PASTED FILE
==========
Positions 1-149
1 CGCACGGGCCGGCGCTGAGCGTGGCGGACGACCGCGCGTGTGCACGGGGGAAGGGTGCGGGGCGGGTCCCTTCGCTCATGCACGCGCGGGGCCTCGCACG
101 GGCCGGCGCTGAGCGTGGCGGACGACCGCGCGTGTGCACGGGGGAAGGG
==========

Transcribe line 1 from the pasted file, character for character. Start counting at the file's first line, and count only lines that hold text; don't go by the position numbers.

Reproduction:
Positions 1-149